The Apple of 1976 should be unrecognizable compared to today’s gigantic corporation, and yet key early decisions by Steve Jobs, Steve Wozniak, and more, are still having their effect today.
Today Apple is in the third act of its story. Back in the 1970s, it had its exciting first act, then it went through turmoil in the 1990s for its second, before ultimately becoming the textbook American success story. You can start a multinational, multi-billion dollar company in a garage.
It’s not as if starting a company was the obvious move, however. In the mid 1970s, Steve Wozniak had designs for what became known as the Apple I computer, and his friend Steve Jobshad designs on selling them. Woz would’ve given them away to anyone interested, Jobs would not, and even so, even Steve Jobs did not set out to make a company.
Instead, both of the Steves first tried very hard to sell their ideas to the existing firms they either worked for then or had worked for. Woz was an engineer at Hewlett-Packard at the time, and he managed to get senior engineers to examine his design with a view to HP buying them.
Not only did they agree that it was workable, they also recognized that it could made cheaply — yet still they passed on it. Woz’s ideas didn’t fit with what they thought a Hewlett-Packard computer should be.
Atari felt the same. Jobs attempted to get his old employer Atari interested in what would become the Apple II, but he too was rejected. Except that Atari’s Al Alcorn put Jobs in touch with venture capitalists, and the road to forming a company was begun.
When they did formally found Apple, it was with another Atari engineer, Ron Wayne. He would famously design the original, immensely ornate Apple logo, and then he would even more famously leave the company before it took off. It’s just that he left even faster than you might imagine.
The three men officially formed Apple on April 1, 1976, and Ron Wayne resigned 12 days later. He’d been offered ten percent of Apple, but chose instead to be bought out by Steve Jobs for $800.
That would later be increased as the far more experienced businessman Mark Markkula came on board in 1977 as an investor. Under Markkula, the Apple corporation officially bought out all three of the original partners, for a total of $5,308.96. For legal reasons, Wayne got a third of that despite having already left.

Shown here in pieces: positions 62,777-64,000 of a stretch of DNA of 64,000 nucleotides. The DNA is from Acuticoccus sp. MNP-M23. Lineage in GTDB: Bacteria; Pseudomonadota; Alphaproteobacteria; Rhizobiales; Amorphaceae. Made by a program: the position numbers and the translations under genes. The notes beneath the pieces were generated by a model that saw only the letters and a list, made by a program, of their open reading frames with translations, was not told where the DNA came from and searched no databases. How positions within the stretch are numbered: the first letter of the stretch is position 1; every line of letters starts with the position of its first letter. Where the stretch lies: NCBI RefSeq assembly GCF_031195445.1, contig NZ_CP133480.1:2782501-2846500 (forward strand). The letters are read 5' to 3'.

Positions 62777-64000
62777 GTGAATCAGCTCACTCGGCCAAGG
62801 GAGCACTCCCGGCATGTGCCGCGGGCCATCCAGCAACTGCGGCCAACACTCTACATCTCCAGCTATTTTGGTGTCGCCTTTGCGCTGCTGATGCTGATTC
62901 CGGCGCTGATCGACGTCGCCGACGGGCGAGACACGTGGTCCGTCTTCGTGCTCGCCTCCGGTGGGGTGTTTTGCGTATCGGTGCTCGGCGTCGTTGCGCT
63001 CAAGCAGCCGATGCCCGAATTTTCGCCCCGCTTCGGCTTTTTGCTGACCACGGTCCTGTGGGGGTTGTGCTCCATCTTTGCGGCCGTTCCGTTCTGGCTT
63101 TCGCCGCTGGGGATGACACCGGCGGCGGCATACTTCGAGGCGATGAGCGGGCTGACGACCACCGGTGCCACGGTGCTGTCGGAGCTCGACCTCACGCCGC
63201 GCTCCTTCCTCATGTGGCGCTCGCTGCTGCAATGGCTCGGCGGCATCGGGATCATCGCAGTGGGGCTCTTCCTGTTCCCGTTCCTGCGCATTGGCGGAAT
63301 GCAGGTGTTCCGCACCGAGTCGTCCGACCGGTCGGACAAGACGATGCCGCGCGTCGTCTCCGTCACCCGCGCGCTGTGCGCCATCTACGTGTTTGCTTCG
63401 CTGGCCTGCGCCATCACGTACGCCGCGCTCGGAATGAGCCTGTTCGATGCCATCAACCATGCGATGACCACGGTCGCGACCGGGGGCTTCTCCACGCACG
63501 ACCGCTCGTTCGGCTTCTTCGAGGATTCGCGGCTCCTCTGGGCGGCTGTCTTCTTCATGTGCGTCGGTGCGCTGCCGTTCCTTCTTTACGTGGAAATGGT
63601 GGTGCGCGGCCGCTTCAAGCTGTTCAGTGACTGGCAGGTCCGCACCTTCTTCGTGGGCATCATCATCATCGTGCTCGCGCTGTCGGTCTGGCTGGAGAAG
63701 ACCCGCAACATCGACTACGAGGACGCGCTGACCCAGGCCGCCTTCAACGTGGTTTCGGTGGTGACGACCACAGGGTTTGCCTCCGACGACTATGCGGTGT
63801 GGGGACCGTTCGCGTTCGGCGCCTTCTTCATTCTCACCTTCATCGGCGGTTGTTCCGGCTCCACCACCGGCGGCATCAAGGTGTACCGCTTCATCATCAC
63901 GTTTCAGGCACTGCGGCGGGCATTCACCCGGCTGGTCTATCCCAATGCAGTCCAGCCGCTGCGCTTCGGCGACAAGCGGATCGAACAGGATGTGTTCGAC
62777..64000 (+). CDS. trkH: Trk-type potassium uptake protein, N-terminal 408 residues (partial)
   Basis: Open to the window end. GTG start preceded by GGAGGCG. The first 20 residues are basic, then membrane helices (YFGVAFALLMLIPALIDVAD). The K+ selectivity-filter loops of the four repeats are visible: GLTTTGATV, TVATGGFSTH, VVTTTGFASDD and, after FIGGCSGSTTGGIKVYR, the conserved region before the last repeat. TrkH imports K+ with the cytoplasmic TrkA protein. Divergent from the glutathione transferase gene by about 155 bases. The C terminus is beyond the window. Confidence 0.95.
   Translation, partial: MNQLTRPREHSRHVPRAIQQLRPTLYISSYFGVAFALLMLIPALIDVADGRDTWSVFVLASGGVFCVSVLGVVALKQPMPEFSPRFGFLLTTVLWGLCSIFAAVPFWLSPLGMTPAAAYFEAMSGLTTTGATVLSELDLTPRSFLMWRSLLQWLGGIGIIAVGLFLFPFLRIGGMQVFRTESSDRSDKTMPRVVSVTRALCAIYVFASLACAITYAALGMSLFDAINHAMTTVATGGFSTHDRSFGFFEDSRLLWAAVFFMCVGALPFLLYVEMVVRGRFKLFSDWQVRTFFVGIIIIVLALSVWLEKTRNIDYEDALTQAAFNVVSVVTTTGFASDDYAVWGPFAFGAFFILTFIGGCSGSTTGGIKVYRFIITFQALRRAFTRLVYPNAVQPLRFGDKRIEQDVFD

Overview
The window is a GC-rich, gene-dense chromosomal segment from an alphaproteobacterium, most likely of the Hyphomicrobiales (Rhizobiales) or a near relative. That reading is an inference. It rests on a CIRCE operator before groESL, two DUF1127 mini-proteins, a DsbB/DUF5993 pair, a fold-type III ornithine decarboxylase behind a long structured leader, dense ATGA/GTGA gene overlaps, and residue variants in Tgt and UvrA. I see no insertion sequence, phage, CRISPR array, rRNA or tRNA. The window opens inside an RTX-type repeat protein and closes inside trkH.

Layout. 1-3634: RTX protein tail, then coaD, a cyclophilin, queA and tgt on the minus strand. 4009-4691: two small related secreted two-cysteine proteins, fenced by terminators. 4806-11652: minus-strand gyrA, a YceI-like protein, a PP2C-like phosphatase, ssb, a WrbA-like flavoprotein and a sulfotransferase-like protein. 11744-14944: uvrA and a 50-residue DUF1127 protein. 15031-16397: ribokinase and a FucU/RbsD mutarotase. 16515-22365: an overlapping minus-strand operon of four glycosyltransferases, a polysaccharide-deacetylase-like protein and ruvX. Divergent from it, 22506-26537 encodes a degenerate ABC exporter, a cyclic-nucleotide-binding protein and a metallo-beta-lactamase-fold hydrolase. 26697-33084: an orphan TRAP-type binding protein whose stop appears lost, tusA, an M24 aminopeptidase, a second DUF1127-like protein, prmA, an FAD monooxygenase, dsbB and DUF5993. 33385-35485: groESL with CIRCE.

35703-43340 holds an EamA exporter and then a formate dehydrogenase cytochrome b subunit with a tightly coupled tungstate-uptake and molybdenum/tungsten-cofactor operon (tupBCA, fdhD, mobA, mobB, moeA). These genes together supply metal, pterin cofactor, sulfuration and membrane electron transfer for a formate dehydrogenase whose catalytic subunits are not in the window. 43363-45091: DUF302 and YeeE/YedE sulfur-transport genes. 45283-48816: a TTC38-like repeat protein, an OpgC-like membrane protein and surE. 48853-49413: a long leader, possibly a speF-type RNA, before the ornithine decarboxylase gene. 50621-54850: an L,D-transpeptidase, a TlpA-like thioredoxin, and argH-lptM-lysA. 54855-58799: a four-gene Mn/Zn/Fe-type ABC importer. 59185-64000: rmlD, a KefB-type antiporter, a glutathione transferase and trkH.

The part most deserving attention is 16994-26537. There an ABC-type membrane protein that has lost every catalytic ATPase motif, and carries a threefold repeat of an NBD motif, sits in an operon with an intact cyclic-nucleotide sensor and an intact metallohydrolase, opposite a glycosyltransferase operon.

It’s impossible not to now see his leaving as a mistake, given Apple’s overwhelming success. But at the time, he was paid reasonably and he was leaving a firm that had far from a certain future. Amongst the countless times he’s been asked about his departure, Ron Wayne said in 2013 that he had no regrets at all.
“I count myself extremely fortunate to have been at a turning point in history,” he said, “and the establishment of Apple was indeed a turning point in history, although at the time of course, nobody ever knows this.”
Apple’s first success
After he left but before Markkula turned it into a grownup company, Apple did have its first success — and it was one that will seem familiar if you follow how the company works today. Apple made 50 Apple II computers without having any money whatsoever, and it sold them all one day before having to pay its suppliers.
Today Apple has a supremely well-managed approach to its supply chain, but even in 1976 it was literally learning the benefits of finance. It was the first time Steve Jobs had ever heard of what was called 30 days net, meaning you had that long to pay your suppliers. He learned it then because he had to.
Jobs had pitched the Apple II to Paul Terrell, who was running the then successful Byte Shop. While Jobs wanted to sell the motherboards and kits to have hobbyists make up their own computers, Terrell wanted completed devices and he got them.
If Apple learned then about finance and supply chains, it learned about business in 1977 when ex-Intel Markkula came on board. As well as reorganizing the business, though, he did something else that is still part of Apple more than four decades later. He set down the company’s philosophy.
It’s probably part of Business 101 at Harvard that corporations need philosophies, and mission statements, and if you’ve ever worked for a corporation, you’re likely to have a healthily skeptical attitude to them. Yet in Apple’s case, the philosophy Markkula wrote was remarkably clear, and the company has stuck to it remarkably consistently.
Steve Jobs would later explain to his biographer Walter Isaacson, that Markkula’s point was that making money shouldn’t be the goal. You obviously need to, and you even more obviously want to, but if money is the first thought, the company will struggle. Whereas if you make “something you believe in” and you also concentrate on “making a company that will last,” the money will follow.
Markkula’s “The Apple Marketing Philosophy” is so clearly an Apple idea because it is extremely and consciously simple. The one-page document, written on January 3, 1977, has only two short directives about understand customer needs, and focusing on a few specific products instead of spreading itself too thinly.
Then it concludes with a paragraph about conveying Apple to its customers.
People DO judge a book by its cover. We may have the best product, the highest quality, the most useful software, etc.; if we present them in a slipshod manner, they will be perceived as slipshod; if we present them in a creative, professional manner, we will impute the desired qualities.
To this day, Apple is known for how well it presents its products, how carefully designed the packaging is. Today, that is still part of what makes Apple, Apple.
And it was there, written into the company, right from its very beginnings.